Check out this great article by Andrew McDowell.
It seems that there are two sides to the coin of being a writer. The first side is writing process and everything related to the it, such as conducting research, sharing drafts with beta readers and critique groups, and editing. The second side is marketing. Writers need to build a network and an online presence so that potential readers will know of the writer and their creative output.
When I started writing as a kid, I didn’t give much thought to marketing. Perhaps I thought the publishers would do all of that, or it would magically take off. I couldn’t have been more wrong. I had to learn that without marketing, people outside of my family and friends would never hear of my work. If the general public isn’t aware of a book’s existence and if they don’t leave reviews, there will be no sales. Fortunately, I was…
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Earlier this week, as my husband and I sat on the deck, I noticed a wasp hanging out on our hummingbird feeder. Our growing flock of hummers haven’t hesitated to divebomb other, much large birds, for sampling nectar, but on look at that tiny wasp sent them running for cover.
Why? — Because wasp and bee venom can kill a hummingbird.
Don’t let their diminutive size fool you. Hummingbirds can be very aggressive and have been known to attack much larger birds. They are also extremely territorial and will guard their food sources fiercely.
Even so, hummingbirds have many predators that would be happy to make them a meal. More than half of all hummingbirds die within the first year of life. The average life span is about 4 years but it varies by location and species.
Here’s a short list of predators:
This hummingbird has more than regular predators to worry about.
Will science fiction become science fact? It’s happened before.
Alan Zendell, July 20, 2021
This morning’s Blue Horizon launch of four people into “near space,” was perfect by every standard. It went off precisely on time, going straight up, as advertised, to a maximum altitude of seventy miles, flying a perfect parabola after the engines shut down. The booster made a vertical landing exactly where it was intended to, two miles from where it took off. The occupants in the mostly glass capsule, designed for optimum viewing, got to experience three minutes of weightlessness, floating around and whooping with joy before they strapped in for the descent back to Earth.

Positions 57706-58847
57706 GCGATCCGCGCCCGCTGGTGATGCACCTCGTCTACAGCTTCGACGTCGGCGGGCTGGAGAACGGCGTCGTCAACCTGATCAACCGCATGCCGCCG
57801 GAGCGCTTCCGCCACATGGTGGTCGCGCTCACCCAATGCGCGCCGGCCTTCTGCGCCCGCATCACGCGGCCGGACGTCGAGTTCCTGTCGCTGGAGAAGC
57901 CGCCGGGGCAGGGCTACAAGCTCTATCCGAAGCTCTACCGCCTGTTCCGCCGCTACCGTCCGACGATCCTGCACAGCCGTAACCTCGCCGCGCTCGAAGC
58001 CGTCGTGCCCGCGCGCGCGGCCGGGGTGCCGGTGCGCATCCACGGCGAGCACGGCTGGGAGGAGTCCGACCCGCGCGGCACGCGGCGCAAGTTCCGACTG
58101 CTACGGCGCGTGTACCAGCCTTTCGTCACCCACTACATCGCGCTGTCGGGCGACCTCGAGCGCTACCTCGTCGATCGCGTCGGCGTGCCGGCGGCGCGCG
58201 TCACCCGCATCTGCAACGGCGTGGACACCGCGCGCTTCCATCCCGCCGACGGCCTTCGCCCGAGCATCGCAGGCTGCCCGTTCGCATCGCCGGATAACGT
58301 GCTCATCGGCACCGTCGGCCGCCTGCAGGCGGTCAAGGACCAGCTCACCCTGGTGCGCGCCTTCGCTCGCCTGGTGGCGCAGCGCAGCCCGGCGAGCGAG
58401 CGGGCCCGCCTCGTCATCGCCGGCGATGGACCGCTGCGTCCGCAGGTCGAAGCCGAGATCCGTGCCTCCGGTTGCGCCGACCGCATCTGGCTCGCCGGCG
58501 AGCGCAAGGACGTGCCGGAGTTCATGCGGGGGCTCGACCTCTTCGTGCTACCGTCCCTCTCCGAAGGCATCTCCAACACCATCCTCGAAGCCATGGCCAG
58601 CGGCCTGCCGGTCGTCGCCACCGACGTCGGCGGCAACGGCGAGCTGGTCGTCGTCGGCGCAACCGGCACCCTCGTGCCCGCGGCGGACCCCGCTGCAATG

Coming down, the capsule and its passengers were in free fall until it reached the altitude at which an airliner would be in its final landing approach, when its main parachutes deployed (perfectly.) The numbers displayed on our television screens said it touched down in the west Texas desert…
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I can say with certainty that this short but exciting vignette makes for a great read whether it is your introduction to the universe of Star Touched or if you are already a fan of the preceding novel. Author A.L. Kaplan crafts immediate intrigue in the first lines that holds your attention captive until the final words with an excellent pacing and a compelling atmosphere of some urgent mystery. I truly felt myself drawn into the perspective of the character, helpless to do anything but read on.
If you find yourself enjoying this taste of the lore of Star Touched, then you will surely enjoy the novel that started it! If you have already had the pleasure of reading it, then this brief return to that shattered world will have your heart racing like the wings of a hummingbird!
I love the creativity captured in the form of a hummingbird. The ups and downs of life in a small but fast creature, not sure of what may come next.
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Plagued by memories not her own, a young hummingbird struggles to decipher the visions and powers that set her apart from her fellow birds. But the road to awareness is fraught with danger that could doom her to repeat history. One step toward understanding. One stride toward survival. One leap toward flying free from the past.